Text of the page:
April 30, 2009
Obama’s Climate Policy Bind
Cross-posted from Prometheus: The Science Policy Blog
The Obama Administration has painted itself into a corner on climate policy, with no really good options for moving forward. The New York Times characterizes the Administration's recent actions on climate policy as follows:
Has the administration scaled back its global-warming goals, at least for this year, or is it engaged in sophisticated misdirection?
Maybe some of both. While addressing climate change appears to be slipping down the president's list of priorities for the year, he is holding in reserve a powerful club to regulate carbon dioxide emissions through executive authority.
That club takes the form of Environmental Protection Agency regulation of the gases blamed for the warming of the planet, an authority granted the agency by the Supreme Court's reading of the Clean Air Act. Administration officials consistently say they would much prefer that Congress write new legislation to pre-empt the E.P.A. regulatory power, but they are clearly holding it in reserve as a prod to reluctant lawmakers and recalcitrant industries and as evidence of good faith to other nations.
Industry lobbyists and members of Congress who are engaged in writing energy and global warming bills say they are well aware of the E.P.A. process bearing down on them.
"Once the Supreme Court declared carbon dioxide to be a pollutant under the Clean Air Act, E.P.A. had no choice but to act," said Representative Rick Boucher, a moderate Democrat from a coal-producing region of Virginia. "Most people would rather have Congress act. We can be more balanced; we can take into account the effects on the economy. But if we don't undertake this, E.P.A. certainly will."
Still, the agency's regulations would take months to write and years to become fully effective. Meanwhile, Congress is already starting work on energy and climate legislation, though without significant guidance from the White House, at least in public.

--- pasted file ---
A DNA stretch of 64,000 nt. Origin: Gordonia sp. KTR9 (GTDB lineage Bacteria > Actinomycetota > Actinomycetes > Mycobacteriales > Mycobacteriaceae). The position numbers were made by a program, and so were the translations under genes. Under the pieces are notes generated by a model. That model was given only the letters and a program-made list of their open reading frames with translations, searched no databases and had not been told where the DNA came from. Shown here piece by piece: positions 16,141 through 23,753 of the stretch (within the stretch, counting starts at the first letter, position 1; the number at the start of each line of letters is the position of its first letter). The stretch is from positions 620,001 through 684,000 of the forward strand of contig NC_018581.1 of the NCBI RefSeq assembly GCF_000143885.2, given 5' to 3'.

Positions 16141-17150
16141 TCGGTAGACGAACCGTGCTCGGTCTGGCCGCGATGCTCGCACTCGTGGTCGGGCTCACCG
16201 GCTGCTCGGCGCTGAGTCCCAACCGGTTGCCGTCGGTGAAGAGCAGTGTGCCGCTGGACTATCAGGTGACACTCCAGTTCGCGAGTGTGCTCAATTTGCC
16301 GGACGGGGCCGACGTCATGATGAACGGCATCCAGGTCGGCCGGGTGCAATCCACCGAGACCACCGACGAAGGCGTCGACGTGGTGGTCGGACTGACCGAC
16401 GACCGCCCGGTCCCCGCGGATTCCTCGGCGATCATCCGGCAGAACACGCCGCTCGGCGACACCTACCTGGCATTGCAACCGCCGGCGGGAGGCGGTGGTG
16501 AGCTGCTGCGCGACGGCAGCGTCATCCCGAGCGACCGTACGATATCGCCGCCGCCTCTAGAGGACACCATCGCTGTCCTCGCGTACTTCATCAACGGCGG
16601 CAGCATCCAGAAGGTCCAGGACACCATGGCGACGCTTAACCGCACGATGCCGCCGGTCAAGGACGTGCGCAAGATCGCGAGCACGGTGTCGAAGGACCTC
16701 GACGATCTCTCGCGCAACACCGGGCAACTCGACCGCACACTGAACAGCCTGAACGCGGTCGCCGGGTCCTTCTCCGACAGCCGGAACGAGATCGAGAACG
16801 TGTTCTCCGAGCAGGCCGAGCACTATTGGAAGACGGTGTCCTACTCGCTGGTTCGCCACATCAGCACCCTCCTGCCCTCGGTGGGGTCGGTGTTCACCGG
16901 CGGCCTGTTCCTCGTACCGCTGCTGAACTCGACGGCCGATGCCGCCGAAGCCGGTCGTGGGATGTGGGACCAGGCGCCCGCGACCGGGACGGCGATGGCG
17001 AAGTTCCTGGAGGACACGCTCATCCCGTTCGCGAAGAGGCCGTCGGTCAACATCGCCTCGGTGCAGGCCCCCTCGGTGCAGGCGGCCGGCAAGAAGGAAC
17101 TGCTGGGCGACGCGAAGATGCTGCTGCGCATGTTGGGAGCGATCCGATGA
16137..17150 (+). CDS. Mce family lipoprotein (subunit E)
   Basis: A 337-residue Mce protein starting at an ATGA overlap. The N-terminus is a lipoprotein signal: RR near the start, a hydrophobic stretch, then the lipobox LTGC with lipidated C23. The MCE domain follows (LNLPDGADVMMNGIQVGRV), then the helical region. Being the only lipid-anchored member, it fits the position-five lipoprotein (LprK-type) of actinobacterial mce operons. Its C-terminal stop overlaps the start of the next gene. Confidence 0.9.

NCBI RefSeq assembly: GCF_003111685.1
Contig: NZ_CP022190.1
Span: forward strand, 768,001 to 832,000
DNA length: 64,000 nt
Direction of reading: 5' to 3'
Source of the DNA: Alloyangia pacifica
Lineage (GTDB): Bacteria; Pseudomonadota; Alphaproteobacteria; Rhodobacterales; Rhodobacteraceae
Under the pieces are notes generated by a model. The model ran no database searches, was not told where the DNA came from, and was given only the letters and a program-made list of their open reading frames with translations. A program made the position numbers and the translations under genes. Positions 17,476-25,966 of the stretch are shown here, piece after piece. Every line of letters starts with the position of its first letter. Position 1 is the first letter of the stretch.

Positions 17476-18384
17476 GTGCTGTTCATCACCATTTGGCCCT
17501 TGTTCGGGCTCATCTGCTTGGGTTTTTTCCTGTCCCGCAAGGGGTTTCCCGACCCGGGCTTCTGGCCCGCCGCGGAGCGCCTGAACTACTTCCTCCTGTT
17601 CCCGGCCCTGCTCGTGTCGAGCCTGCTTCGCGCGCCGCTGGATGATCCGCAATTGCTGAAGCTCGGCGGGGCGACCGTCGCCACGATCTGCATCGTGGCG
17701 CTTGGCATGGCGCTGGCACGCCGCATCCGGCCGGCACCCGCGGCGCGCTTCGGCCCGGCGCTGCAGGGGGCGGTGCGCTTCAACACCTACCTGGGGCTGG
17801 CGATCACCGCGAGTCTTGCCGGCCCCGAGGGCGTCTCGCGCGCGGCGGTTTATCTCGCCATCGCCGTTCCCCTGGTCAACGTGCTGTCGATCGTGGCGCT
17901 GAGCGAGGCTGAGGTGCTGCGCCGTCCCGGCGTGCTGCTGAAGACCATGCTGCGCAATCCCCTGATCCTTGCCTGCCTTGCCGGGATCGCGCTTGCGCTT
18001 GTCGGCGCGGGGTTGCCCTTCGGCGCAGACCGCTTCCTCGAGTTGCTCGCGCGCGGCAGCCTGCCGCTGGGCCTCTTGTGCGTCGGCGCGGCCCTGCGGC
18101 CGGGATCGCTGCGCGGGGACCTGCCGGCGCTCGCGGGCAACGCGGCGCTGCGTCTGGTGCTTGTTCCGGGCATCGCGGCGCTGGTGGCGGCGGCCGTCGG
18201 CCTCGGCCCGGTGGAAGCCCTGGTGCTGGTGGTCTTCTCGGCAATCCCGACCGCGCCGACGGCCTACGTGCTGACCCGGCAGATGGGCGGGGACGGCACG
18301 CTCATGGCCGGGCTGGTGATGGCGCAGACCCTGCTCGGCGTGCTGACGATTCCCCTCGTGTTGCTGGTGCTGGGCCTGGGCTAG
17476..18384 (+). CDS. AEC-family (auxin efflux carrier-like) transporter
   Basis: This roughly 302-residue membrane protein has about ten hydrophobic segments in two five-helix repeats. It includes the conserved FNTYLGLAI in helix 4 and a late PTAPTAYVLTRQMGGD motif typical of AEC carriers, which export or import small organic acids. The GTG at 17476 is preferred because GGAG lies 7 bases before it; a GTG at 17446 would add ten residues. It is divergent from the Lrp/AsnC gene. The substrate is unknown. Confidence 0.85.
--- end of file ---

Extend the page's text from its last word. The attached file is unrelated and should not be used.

Republicans must be drooling over the possibility that EPA will take extensive regulatory action on climate change. Why? Because the resulting political fallout associated with any actual or perceived downsides (e.g., like higher energy prices) will fall entirely on Democrats and the Obama Administration. Far from being an incentive for Congress to act on its own, the looming possibility that EPA will take regulatory action is a strong incentive for Republicans to stalemate Congressional action and a nightmare scenario for Democrats.
Expect the Republicans to call the Obama Administration's "EPA will regulate unless you act" bluff.
Then expect a protracted "you go first" stalemate between EPA and Congress as no one will want to be responsible for increasing the costs of energy.
As the New York Times suggests, some environmentalists are getting restless, but have so far not spoken out too loudly. This free pass on criticism won't last forever.
The administration's caution leaves many environmental advocates frustrated, although most are reluctant to speak on the record for fear of alienating their allies inside government.
One environmental and energy lobbyist with close ties to the White House said the administration had been inhibited by a number of factors, including vacancies in many top policy jobs, an intense early focus on the financial and economic crises, and an unwillingness to alienate business and Congressional leaders with a heavy-handed approach.
"With those realities, coupled with the fact that the president himself realizes this is harder to do in the midst of recession, they are basically content to see what Congress will do," this lobbyist said. "Plus, Henry Waxman has put together a very serious piece of legislation, and that in my mind justifies their lack of forceful intervention. That's just where they are now."